My spring break involved an intense research trip to Rwanda with Hollie Nyseth Brehm, but we reserved the last day for something fun: a methodology workshop for researchers at The National Commission For The Fight Against Genocide. We gave a whirlwind presentation from 9-12, then held office hours to address specific projects. I worried we wouldn’t get much traffic, but the researchers had so many sharp and important questions that they kept us hopping all afternoon.
With so much recent hand-wringing over the relevance and impact of social research, it was inspiring to connect with researchers squarely addressing problems of unquestioned importance — understanding a genocide that took a million lives, investigating and ameliorating its effects on survivors, and working to prevent its recurrence within and outside Rwanda. So I began by asking, “Whose research is more important than yours?” and then stressed the central role of design and methodology in getting it right.
The researchers were super-smart and accomplished but came to us with varying levels of methods training. We therefore emphasized building a strong foundation: posing tight research questions, theory and conceptualization, levels of analysis, data and valid measures, sampling difficult-to-study populations, criteria of causality, research ethics and positionality, publishing and dissemination, and specific issues in interviewing, comparative and historical analysis, and univariate, bivariate, and multivariate statistical analysis. That’s a lot for a semester, let alone a half-day workshop. Throughout, we discussed the importance of humility in doing good research — listening, learning, and keeping an open mind. As is often the case in teaching, we were humbled by the collective expertise and dedication among the researchers. On the subject of “sensitive interview questions,” for example, I turned the microphone over to a participant who had just finished a set of interviews that were an order of magnitude more sensitive than any I’d conducted in my research career.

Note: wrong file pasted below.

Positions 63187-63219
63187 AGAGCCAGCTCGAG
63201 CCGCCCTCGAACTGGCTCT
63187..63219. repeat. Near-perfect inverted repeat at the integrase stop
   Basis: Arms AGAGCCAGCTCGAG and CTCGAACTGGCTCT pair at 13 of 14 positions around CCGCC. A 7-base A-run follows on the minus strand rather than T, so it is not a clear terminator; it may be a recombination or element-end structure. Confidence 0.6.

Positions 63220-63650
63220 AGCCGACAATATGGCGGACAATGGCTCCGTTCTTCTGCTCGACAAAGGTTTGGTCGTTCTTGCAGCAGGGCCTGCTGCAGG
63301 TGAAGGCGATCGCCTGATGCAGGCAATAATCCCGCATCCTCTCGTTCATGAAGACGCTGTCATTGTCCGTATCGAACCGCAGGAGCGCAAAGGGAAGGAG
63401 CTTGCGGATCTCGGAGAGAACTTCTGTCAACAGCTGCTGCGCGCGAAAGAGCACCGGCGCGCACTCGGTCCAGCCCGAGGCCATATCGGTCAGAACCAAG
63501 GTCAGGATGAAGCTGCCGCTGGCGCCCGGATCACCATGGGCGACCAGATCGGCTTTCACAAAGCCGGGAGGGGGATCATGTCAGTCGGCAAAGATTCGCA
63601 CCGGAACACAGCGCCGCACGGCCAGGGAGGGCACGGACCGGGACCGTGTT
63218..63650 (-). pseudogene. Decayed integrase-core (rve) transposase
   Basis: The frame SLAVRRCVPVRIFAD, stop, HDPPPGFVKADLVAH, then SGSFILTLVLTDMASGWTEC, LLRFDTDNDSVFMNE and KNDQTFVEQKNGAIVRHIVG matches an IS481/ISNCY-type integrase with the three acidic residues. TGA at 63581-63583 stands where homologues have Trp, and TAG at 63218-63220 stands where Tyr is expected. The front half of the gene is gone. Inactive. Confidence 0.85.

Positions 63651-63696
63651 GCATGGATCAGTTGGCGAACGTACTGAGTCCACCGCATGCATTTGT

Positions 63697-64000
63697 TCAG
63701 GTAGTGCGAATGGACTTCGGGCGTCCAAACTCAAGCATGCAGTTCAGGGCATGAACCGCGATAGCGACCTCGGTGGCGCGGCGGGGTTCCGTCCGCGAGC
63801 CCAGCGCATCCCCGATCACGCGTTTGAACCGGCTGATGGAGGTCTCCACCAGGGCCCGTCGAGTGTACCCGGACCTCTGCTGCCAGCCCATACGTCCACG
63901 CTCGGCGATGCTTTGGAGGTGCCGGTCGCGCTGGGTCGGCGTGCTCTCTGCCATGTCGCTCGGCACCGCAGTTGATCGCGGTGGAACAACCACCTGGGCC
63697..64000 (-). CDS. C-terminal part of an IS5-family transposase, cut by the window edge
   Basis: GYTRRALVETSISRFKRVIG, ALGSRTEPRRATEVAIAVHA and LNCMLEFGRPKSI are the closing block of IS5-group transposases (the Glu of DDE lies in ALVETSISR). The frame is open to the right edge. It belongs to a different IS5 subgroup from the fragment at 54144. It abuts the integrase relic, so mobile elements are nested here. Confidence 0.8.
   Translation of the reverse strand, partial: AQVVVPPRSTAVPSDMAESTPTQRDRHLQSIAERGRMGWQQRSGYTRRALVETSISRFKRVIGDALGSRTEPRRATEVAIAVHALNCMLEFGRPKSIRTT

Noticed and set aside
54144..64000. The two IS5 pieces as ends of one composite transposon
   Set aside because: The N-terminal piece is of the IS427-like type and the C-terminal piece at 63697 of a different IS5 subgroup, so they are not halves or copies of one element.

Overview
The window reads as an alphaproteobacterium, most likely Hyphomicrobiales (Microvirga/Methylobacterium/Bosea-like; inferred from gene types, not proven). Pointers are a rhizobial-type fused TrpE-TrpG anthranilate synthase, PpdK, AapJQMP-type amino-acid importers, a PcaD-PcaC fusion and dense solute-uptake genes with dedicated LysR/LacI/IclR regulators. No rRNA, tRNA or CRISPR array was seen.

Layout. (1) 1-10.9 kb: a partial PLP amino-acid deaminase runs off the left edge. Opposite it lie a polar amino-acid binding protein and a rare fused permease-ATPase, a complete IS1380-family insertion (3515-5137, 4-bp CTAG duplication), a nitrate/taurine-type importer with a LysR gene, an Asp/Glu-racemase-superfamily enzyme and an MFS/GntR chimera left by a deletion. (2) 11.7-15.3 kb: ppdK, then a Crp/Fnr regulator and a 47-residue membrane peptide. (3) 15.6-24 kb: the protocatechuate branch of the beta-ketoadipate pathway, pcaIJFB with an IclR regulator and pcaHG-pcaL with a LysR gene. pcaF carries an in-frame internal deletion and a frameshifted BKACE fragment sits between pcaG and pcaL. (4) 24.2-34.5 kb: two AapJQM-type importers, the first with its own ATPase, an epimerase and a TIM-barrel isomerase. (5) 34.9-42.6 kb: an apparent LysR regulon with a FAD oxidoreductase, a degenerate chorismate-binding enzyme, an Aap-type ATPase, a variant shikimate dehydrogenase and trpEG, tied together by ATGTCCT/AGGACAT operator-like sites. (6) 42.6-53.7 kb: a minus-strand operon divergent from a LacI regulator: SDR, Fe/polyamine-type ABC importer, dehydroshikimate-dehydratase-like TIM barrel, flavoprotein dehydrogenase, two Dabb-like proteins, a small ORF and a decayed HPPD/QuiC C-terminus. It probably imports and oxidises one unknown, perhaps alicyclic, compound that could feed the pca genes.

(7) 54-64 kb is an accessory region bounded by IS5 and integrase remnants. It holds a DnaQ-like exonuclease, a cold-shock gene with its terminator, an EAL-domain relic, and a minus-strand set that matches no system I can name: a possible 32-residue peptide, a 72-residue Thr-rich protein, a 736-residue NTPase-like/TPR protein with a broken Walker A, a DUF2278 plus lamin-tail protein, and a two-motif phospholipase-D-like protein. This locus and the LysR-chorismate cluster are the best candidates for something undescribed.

We can’t say whether or how our little methods session might affect the Center’s research, but Hollie and I certainly gained much from the experience. Yes, we “know stuff” as social scientists, but we have also developed a wonderfully useful set of tools for acquiring this knowledge. And once researchers understand the basic idea of something like multistage cluster sampling, they can often make thoughtful design choices that yield better research with fewer resources. It may seem too obvious to mention, but many of our methods discussions within the field seem devoted to “tweaking and critiquing” more esoteric designs and models. So it is both refreshing and empowering to share some of the methodological foundations of our field with such sharp and motivated researchers.